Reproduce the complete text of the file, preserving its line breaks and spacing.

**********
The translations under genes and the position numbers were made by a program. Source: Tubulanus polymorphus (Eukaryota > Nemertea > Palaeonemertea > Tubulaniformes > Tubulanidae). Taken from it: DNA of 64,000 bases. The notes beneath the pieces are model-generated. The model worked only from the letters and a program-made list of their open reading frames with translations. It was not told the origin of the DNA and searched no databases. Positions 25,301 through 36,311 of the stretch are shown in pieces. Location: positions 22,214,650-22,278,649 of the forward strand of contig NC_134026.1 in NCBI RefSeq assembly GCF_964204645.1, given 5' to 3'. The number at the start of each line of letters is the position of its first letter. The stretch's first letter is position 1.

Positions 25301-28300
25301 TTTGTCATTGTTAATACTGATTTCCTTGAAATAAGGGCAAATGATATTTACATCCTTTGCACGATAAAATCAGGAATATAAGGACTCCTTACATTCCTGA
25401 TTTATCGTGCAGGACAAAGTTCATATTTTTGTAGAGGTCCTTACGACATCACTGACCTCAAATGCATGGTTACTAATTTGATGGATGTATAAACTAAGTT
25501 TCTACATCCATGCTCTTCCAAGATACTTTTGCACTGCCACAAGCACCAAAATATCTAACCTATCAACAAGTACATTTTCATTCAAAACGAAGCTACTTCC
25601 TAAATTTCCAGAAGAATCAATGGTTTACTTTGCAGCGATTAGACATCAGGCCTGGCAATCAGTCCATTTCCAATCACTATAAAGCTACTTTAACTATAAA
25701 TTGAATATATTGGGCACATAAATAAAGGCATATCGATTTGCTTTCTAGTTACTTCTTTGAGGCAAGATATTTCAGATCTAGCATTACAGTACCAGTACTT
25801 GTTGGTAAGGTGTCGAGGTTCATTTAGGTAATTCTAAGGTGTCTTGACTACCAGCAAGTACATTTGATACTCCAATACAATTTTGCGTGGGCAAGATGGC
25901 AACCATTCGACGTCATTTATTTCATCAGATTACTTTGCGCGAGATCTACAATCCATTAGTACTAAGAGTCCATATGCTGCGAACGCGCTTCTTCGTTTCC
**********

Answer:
The translations under genes and the position numbers were made by a program. Source: Tubulanus polymorphus (Eukaryota > Nemertea > Palaeonemertea > Tubulaniformes > Tubulanidae). Taken from it: DNA of 64,000 bases. The notes beneath the pieces are model-generated. The model worked only from the letters and a program-made list of their open reading frames with translations. It was not told the origin of the DNA and searched no databases. Positions 25,301 through 36,311 of the stretch are shown in pieces. Location: positions 22,214,650-22,278,649 of the forward strand of contig NC_134026.1 in NCBI RefSeq assembly GCF_964204645.1, given 5' to 3'. The number at the start of each line of letters is the position of its first letter. The stretch's first letter is position 1.

Positions 25301-28300
25301 TTTGTCATTGTTAATACTGATTTCCTTGAAATAAGGGCAAATGATATTTACATCCTTTGCACGATAAAATCAGGAATATAAGGACTCCTTACATTCCTGA
25401 TTTATCGTGCAGGACAAAGTTCATATTTTTGTAGAGGTCCTTACGACATCACTGACCTCAAATGCATGGTTACTAATTTGATGGATGTATAAACTAAGTT
25501 TCTACATCCATGCTCTTCCAAGATACTTTTGCACTGCCACAAGCACCAAAATATCTAACCTATCAACAAGTACATTTTCATTCAAAACGAAGCTACTTCC
25601 TAAATTTCCAGAAGAATCAATGGTTTACTTTGCAGCGATTAGACATCAGGCCTGGCAATCAGTCCATTTCCAATCACTATAAAGCTACTTTAACTATAAA
25701 TTGAATATATTGGGCACATAAATAAAGGCATATCGATTTGCTTTCTAGTTACTTCTTTGAGGCAAGATATTTCAGATCTAGCATTACAGTACCAGTACTT
25801 GTTGGTAAGGTGTCGAGGTTCATTTAGGTAATTCTAAGGTGTCTTGACTACCAGCAAGTACATTTGATACTCCAATACAATTTTGCGTGGGCAAGATGGC
25901 AACCATTCGACGTCATTTATTTCATCAGATTACTTTGCGCGAGATCTACAATCCATTAGTACTAAGAGTCCATATGCTGCGAACGCGCTTCTTCGTTTCC